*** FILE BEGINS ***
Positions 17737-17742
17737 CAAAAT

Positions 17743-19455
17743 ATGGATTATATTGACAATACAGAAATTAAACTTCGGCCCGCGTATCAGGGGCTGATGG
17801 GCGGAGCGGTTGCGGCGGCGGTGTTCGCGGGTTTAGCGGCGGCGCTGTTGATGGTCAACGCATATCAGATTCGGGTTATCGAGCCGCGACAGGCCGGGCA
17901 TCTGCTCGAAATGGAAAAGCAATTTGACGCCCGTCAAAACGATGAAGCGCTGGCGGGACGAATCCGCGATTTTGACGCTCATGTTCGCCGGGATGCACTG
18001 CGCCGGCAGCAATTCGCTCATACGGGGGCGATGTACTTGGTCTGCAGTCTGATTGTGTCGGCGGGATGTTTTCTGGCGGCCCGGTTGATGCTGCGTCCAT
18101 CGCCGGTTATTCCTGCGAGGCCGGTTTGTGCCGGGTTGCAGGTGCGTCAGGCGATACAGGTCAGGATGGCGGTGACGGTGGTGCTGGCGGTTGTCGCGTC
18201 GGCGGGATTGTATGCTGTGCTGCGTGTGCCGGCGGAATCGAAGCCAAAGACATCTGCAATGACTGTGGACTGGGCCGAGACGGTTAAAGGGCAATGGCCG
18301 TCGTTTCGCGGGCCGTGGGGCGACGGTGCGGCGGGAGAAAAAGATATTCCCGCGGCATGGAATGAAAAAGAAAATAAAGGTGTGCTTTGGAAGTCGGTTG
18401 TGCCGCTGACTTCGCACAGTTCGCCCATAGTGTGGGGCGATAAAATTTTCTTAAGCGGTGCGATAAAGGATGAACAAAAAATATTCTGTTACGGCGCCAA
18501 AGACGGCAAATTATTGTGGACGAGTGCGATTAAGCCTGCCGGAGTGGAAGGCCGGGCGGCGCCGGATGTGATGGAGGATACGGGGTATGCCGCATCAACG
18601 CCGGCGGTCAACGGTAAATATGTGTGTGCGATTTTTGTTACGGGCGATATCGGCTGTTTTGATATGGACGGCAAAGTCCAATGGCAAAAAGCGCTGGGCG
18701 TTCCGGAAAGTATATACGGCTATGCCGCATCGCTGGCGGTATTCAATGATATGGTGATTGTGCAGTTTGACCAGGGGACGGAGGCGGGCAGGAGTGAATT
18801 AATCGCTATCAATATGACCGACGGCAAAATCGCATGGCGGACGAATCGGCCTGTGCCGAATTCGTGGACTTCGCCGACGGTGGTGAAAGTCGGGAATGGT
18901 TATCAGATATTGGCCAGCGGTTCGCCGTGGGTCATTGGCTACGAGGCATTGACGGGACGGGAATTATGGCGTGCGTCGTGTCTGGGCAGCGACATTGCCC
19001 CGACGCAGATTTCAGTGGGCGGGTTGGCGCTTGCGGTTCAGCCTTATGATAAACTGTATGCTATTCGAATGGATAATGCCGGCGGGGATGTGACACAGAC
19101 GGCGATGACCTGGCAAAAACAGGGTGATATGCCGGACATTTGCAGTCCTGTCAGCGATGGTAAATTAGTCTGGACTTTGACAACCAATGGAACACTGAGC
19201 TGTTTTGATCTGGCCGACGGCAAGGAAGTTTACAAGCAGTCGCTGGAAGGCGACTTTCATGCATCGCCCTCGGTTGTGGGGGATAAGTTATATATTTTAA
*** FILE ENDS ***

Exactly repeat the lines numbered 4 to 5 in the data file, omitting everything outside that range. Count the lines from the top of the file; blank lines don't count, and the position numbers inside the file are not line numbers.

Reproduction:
17743 ATGGATTATATTGACAATACAGAAATTAAACTTCGGCCCGCGTATCAGGGGCTGATGG
17801 GCGGAGCGGTTGCGGCGGCGGTGTTCGCGGGTTTAGCGGCGGCGCTGTTGATGGTCAACGCATATCAGATTCGGGTTATCGAGCCGCGACAGGCCGGGCA